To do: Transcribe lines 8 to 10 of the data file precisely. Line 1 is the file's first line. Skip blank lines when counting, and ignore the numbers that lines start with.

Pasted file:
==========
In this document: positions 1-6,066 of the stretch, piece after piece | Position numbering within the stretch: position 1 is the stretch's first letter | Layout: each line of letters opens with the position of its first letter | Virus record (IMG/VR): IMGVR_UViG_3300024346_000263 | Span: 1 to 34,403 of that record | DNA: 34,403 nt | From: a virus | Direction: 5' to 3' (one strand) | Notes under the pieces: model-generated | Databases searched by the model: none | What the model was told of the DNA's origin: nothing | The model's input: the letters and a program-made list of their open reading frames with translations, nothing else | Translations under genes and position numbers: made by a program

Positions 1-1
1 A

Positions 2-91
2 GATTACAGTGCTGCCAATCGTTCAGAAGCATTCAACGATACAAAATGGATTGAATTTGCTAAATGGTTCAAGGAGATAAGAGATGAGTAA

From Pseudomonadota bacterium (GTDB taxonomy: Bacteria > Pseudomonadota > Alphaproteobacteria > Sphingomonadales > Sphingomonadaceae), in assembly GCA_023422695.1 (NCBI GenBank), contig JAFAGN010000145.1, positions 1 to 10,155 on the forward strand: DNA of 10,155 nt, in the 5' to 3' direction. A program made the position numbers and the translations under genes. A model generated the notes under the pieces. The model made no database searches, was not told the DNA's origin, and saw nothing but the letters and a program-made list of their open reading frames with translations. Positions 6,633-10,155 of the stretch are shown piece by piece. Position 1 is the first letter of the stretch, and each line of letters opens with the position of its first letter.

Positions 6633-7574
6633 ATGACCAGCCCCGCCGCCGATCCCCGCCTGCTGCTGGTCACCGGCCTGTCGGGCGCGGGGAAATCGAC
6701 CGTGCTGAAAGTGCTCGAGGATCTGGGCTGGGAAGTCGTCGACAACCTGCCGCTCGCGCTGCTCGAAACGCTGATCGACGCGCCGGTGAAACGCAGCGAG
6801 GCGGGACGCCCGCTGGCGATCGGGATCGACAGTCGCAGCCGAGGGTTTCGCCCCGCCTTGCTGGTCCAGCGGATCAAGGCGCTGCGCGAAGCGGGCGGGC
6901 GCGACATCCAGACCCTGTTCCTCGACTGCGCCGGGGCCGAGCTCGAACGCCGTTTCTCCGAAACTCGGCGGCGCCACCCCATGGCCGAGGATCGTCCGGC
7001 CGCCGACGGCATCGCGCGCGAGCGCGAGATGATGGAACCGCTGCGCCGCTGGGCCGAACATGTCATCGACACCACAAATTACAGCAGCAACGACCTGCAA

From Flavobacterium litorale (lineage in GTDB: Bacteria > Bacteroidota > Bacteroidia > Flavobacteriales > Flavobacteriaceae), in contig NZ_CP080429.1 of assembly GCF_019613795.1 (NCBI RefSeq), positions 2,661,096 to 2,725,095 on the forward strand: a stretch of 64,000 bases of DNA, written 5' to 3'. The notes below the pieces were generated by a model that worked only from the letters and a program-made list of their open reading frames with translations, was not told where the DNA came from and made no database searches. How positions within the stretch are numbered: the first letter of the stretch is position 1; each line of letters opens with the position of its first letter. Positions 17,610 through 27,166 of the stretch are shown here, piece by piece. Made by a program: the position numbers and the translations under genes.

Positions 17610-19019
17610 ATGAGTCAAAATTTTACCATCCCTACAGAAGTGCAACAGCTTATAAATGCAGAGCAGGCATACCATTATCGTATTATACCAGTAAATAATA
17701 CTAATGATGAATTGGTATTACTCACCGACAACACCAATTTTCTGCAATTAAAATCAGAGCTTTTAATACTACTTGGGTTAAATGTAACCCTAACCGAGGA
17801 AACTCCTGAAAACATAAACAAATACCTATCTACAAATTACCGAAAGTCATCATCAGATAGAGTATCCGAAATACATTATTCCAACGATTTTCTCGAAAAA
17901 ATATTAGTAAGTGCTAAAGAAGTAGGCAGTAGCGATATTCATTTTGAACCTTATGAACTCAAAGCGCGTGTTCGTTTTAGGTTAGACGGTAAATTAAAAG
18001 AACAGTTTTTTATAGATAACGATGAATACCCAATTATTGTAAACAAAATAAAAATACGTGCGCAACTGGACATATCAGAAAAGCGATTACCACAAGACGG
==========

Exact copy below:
6633 ATGACCAGCCCCGCCGCCGATCCCCGCCTGCTGCTGGTCACCGGCCTGTCGGGCGCGGGGAAATCGAC
6701 CGTGCTGAAAGTGCTCGAGGATCTGGGCTGGGAAGTCGTCGACAACCTGCCGCTCGCGCTGCTCGAAACGCTGATCGACGCGCCGGTGAAACGCAGCGAG
6801 GCGGGACGCCCGCTGGCGATCGGGATCGACAGTCGCAGCCGAGGGTTTCGCCCCGCCTTGCTGGTCCAGCGGATCAAGGCGCTGCGCGAAGCGGGCGGGC